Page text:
July 29, 1996 Maquoketa, IA Chase By Gilbert Sebenste

From: "Gilbert L. Sebenste" 
Subject: Chase Summary, 7/29/96: Gotta love the Iowa mesonet!


It didn't look all that impressive early that morning. A dreaded MCS had
scoured out the instability from northeast Kansas, northwestern Missouri,
and southern Iowa. That should have helped push a slow moving cold front
well to the south, significantly reducing the threat of severe weather.
However, unseasonably cold temperatures aloft and dewpoints in the low
60's along with temperatures around 80 would ensure popcorn instability
thunderstorms that afternoon. However, things began to change rather
quickly very early in the afternoon. As I got off work and into the NIU
weather office, I pulled up a 19Z (2 PM CDT) plot of the Iowa mesonet. It
revealed some very interesting things...

A surface low had developed in central Iowa, to the southwest of Fort
Dodge. This was causing winds to back across central Iowa, and winds were
already south at Des Moines! The low, I surmised, would develop further as
PVA aloft ahead of a vort max with a 500MB trough overhead would help spin
up the low. That would back the winds more, causing stronger point
convergence along the front, which was now moving back north across
Iowa...along with 70 dewpoints as well! Unfortunately, I was running out
of time. It was already 2:40PM!

I called Mike Falout, who had the day off, and he agreed to the last
minute chase. We hit I-88 west out of DeKalb at 3PM, and headed for
Davenport, Iowa on I-88.

When we reached Sterling, we heard SPC had issued a tornado watch. We
listened to the NOAA weather radio station in Davenport for the
coordinates. The watch was HUGE! 160 miles east and west of a line that
covered the entire state of Iowa and northwest Illinois. What was going
on, Armageddon? Inquiring minds were extremely curious to know!!!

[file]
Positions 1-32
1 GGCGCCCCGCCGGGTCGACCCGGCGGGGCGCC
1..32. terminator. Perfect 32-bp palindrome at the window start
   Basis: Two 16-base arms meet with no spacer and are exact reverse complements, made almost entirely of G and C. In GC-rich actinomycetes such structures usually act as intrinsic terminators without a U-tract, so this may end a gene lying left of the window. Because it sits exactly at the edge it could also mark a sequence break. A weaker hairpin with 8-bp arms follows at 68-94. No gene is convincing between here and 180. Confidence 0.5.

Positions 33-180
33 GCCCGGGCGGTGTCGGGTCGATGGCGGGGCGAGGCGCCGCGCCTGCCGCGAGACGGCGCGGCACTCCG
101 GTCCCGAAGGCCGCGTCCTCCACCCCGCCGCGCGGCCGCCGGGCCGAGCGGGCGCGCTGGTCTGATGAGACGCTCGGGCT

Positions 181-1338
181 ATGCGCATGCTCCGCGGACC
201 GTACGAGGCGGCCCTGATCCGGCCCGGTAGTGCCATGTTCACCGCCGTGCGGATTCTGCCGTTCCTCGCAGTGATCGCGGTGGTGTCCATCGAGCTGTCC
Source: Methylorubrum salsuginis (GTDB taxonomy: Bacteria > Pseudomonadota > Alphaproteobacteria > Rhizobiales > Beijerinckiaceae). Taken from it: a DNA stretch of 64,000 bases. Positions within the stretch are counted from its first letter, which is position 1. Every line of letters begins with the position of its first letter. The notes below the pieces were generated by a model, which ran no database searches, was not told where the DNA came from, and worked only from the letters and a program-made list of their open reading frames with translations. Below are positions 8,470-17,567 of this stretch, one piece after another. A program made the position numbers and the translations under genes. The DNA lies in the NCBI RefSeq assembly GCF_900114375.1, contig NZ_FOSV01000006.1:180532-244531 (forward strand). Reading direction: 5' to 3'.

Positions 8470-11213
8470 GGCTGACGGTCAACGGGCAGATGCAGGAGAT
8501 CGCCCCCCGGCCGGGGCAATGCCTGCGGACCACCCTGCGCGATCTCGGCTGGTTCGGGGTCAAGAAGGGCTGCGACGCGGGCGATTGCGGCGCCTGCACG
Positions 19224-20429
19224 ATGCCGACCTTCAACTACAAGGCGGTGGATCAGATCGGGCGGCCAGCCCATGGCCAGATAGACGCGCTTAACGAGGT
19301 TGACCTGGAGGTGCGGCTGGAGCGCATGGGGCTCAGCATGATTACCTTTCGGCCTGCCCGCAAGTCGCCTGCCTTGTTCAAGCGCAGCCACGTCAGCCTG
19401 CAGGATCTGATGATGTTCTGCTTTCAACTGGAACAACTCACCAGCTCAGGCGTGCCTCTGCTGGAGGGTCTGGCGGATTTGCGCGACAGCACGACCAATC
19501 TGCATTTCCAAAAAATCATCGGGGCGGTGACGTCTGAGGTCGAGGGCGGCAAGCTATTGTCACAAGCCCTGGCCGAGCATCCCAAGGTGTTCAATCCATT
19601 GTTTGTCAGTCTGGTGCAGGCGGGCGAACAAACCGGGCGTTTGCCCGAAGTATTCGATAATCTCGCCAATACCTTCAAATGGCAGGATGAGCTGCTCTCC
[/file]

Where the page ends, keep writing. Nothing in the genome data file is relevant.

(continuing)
Well, we saw a storm off to our northeast that was putting down heavy
rain, a "pulse" storm whose top kept rising, then collapsed over and over
again. Deciding that this was moving into more stable air in Illinois, we
chose to ignore it. We saw some cirrus off to our west and northwest. But
Davenport was saying nothing was going on. OK. We'll stop by the Davenport
NWS office in eastern Iowa, but only for a quick radar look if they would
let us, and then we'll be off!

We arrived at 4:45 PM and were greeted warmly by Mike Boehmke, Tom
Phillip and a host of others who were watching the fun. They showed us a
plot of the Iowa Mesonet and the PUP so that we could see what was going
on, both at the DVN site and at Des Moines. We were dismayed to learn that
over the past two hours, the surface low and the associated convergence
had re-developed into SOUTHWEST Iowa, winds had backed in the Des Moines
area and supercells and one tornado were already under way! We were three
hours away from the action, and we knew we couldn't make it in time. Now

Well, winds were still west where we were, and in northwest flow in July,
ANYTHING can happen, as I saw the night before with a large supercell that
formed to my west and moved into LaSalle county, IL producing numerous
funnels. The office was in a chatty mood and we talked about the
situation, and we agreed that their assessment that the best of the fun
stuff would stay to the southwest until after dark was reasonable. Was
there any hope?

Of course there was, with 3,000 CAPEs lying around in northwest flow with 
strong dynamics aloft! Several storms started forming east of Waterloo.
Then, about 5:30PM, there it was. A thunderstorm, east of Waterloo near
Manchester, intensified rapidly. VILs went up to 35, a V-notch formed, and
an inflow notch quickly appeared. Gate to gate shear of 35 knots at 52
miles out made for a minimal mesocyclone; and it was moving at roughly
320/15. At 5:20PM, after saying thanks to everyone for the information, we
cruised north on US 61 for an intercept that I thought would take it into
Maquoketa, IA at about 6:15PM.

We drove north as the sky off to our northwest grew darker. I noticed a
band of low to mid-level clouds pointing into the dark mass on the
northwestern horizon. At 5:50PM, the rain free base came into view.
Suddenly, traffic came to a screeching halt!